Miami, Florida—(ENEWSPF)—October 24, 2012 – 11:00 a.m. EDT. The National Hurricane Center is reporting that Tropical Storm Sandy has reached Hurricane Strength. The storm is now located 17.1 north, 76.1 west, about 65 miles (100 km) south of Kingston, Jamaica and about 234 miles (380 km) south southwest of Guantanamo, Cuba. Maximum sustained winds are 80 mph (170 km/h). Present ovement is north, northeast or 15 degrees at 13 mph (20 km/h).
Watches and Warnings
Changes With This Advisory
The government of the Bahmas has issued a Hurricane Watch for the central and northwestern Bahamas.
The Tropical Storm watch along the east coast of Florida has been extended northward to the Volusia/Brevard county line.
Summary of Watches and Warnings in Effect
A Hurricane Warning is in effect for:
- Cuban provinces of Camaguey, Las Tunas, Granma, Santiago de Cuba, Holguin, and Guantanamo
A Tropical Storm Warning is in effect for:
- the central Bahamas
- the northwestern Bahamas
A Hurricane Watch is in effect for:
- the central Bahamas
- the northwestern Bahamas
A Tropical Storm Watch is in effect for:
- the southeastern Bahamas
- Florida east coast from the Volusia/Brevard county line to Ocean Reef
- Florida upper keys from Ocean Reef to Craig Key
- Florida Bay
A Hurricane Warning means that hurricane conditions are expected somewhere within the warning area. Preparations to protect life and property should be rushed to completion.
A Tropical Storm Warning means that tropical storm conditions are expected somewhere within the warning area, in this case within 24 to 36 hours.
A Hurricane Watch means that hurricane conditions are possible within the watch area, in this case within 36 to 48 hours.
A Tropical Storm Watch means that tropical storm conditions are possible within the watch area generally within 48 hours.
For storm information specific to your area in the United States, including possible inland watches and warnings, please monitor products issued by your local National Weather Service Forecast Office. For storm information specific to your area outside the United States, please monitor products issued by your National Meteorological Service.
Discussion and 48-hour Outlook
At 11:00 a.m. EDT (1500 UTC), the center of Hurricane Sandy was located near latitude 17.1 north, longitude 76.7 west. Sandy is moving toward the north-northeast near 13 mph (20 km/h). A turn toward the north and a slight increase in forward speed are expected later today, and a general northward motion is expected to continue through Friday. On the forecast track, the center of Sandy is expected to move near or over eastern Jamaica this afternoon and this evening, move over eastern Cuba tonight and Thursday morning, and approach the central Bahamas on Thursday.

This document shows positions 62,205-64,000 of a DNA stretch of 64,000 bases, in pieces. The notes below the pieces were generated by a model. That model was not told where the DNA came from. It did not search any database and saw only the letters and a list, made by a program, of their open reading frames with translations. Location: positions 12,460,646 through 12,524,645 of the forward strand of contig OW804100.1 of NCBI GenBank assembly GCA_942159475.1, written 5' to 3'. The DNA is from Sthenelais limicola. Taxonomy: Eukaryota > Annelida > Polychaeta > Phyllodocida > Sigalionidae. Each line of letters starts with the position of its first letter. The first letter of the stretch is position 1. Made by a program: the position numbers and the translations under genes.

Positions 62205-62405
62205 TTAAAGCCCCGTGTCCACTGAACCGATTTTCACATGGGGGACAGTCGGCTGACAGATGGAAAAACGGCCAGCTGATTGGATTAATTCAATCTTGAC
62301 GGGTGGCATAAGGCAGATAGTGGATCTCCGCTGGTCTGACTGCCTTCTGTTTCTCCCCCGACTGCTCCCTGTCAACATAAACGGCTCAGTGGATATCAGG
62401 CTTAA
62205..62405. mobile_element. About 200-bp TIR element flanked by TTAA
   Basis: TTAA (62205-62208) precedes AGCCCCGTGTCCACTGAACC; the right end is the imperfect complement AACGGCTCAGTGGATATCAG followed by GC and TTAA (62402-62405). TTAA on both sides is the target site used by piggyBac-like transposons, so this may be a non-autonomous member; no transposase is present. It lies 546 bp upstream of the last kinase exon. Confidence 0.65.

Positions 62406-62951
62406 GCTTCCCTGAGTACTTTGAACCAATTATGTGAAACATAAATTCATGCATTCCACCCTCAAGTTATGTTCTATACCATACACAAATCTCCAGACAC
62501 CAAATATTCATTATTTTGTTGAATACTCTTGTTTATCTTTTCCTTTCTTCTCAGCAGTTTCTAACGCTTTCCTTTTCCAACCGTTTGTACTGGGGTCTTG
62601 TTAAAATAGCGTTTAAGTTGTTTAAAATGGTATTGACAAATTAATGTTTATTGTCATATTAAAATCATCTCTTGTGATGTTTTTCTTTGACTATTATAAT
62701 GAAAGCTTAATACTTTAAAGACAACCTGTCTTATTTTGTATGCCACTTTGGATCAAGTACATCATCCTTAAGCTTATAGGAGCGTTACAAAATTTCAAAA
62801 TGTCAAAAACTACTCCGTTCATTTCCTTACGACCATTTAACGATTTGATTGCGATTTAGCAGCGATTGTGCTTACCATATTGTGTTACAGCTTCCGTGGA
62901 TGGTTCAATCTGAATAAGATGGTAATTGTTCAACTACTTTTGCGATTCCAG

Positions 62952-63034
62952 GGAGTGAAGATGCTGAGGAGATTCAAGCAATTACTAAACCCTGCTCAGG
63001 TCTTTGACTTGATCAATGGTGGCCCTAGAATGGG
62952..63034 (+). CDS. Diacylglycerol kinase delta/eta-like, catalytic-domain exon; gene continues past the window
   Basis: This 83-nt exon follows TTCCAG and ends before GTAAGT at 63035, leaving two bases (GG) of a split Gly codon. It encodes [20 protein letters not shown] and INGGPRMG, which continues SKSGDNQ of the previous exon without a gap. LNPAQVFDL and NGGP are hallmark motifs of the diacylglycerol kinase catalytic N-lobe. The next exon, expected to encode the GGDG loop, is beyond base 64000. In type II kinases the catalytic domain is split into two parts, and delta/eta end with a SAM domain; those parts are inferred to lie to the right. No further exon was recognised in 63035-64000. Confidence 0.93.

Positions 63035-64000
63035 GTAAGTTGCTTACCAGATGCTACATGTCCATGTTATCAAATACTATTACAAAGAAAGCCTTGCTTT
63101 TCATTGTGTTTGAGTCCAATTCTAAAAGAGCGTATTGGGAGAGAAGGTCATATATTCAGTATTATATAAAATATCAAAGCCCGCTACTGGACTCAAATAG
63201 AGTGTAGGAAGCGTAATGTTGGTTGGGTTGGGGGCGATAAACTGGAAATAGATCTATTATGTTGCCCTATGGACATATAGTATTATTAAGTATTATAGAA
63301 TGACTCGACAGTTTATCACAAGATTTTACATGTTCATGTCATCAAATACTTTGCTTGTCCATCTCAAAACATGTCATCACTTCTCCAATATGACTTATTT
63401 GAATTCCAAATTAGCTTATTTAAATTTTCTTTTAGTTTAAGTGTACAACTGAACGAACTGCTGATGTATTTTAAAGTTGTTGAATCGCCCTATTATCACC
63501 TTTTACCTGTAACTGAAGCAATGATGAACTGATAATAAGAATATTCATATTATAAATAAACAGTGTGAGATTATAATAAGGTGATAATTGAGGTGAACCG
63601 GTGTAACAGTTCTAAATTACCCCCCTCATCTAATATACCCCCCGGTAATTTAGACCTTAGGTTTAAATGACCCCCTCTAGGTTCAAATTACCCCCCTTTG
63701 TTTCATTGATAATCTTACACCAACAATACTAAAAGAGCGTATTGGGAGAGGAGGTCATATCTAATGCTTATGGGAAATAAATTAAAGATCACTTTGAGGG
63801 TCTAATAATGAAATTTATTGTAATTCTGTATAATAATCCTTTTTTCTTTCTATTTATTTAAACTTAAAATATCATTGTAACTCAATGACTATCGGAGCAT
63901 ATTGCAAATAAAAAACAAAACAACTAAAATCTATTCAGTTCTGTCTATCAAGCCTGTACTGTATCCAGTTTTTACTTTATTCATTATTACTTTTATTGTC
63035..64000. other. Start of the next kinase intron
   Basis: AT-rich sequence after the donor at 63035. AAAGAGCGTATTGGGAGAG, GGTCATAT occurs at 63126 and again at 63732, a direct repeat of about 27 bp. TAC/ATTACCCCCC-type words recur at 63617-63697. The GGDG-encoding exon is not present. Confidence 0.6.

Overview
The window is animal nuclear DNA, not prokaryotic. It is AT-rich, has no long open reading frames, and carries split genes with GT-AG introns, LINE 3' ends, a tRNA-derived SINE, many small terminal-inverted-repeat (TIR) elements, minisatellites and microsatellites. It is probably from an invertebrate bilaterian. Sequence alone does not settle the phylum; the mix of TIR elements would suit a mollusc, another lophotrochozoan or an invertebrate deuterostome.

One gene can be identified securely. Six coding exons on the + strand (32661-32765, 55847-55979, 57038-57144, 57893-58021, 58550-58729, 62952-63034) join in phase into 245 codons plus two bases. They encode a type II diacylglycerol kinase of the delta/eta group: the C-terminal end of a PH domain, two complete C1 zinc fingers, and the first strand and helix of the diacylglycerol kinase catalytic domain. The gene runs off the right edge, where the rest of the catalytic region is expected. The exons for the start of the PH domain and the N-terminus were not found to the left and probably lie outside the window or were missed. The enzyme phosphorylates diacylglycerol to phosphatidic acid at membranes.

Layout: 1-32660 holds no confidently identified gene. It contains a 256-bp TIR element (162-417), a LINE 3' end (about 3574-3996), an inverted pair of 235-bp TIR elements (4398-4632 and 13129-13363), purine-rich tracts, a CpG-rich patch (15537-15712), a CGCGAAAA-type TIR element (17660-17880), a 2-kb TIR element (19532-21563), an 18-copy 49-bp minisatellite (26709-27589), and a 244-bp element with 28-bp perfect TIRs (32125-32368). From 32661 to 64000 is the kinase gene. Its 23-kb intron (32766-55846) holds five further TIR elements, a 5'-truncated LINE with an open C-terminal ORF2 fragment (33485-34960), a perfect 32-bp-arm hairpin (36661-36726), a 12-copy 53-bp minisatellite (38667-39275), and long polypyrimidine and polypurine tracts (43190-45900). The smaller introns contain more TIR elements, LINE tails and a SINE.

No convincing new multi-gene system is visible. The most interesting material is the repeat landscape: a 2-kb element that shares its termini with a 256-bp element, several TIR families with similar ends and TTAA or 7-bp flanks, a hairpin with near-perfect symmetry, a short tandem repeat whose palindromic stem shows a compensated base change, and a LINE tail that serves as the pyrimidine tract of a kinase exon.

Data from an Air Force Reserve Hurricane Hunter Aircraft indicate that maximum sustained winds have increased to near 80 mph (130 km/h), with higher gusts. Sandy is a category one hurricane on the Saffir-Simpson Hurricane Wind Scale. Some additional strengthening is likely before sandy moves over Jamaica.
Hurricane force winds extend outward up to 25 miles (35 km) from the center, and Tropical Storm force winds extend outward up to 140 miles (220 km).
The estimated minimum central pressure based on data from the aircraft is 973 mb (28.73 inches).
Hazards Affecting Land
Wind. Tropical Storm conditions are occurring or imminent in Jamaica, and hurricane conditions are expected there this afternoon. Hurricane conditions are expected in eastern Cuba by tonight. Tropical Storm conditions are expected to spread across the central and northwestern Bahamas on Thursday, with hurricane conditions possible Thursday night and Friday morning. Tropical Storm conditions are possible in the watch area along the east coast of Florida on Friday.
Rainfall. Sandy is expected to produce total rainfall amounts of 6 to 12 inches across Jamaica, Haiti, the Dominican Republic and eastern Cuba, with isolated maximum amounts of 20 inches possible. These rains may produce life-threatening flash floods and mud slides, especially in areas of mountainous terrain. Rainfall totals of 3 to 5 inches are expected over portions of the Bahamas, with isolated maximum amounts of 12 inches. Rainfall totals of 1 to 3 inches are possible across the Florida Keys into southeast Florida.
Storm Surge. A storm surge will raise water levels by as much as 1 to 3 feet above normal tide levels along the southern and eastern coast of Jamaica. A storm surge will raise water levels by as much as 3 to 5 feet above normal tide levels in southeastern Cuba. A storm surge will raise water levels by as much as 5 to 8 ft. above normal tide levels in the Bahamas within the tropical storm warning area. Near the coast, the surge will be accompanied by large and dangerous waves.
Surface Wind Field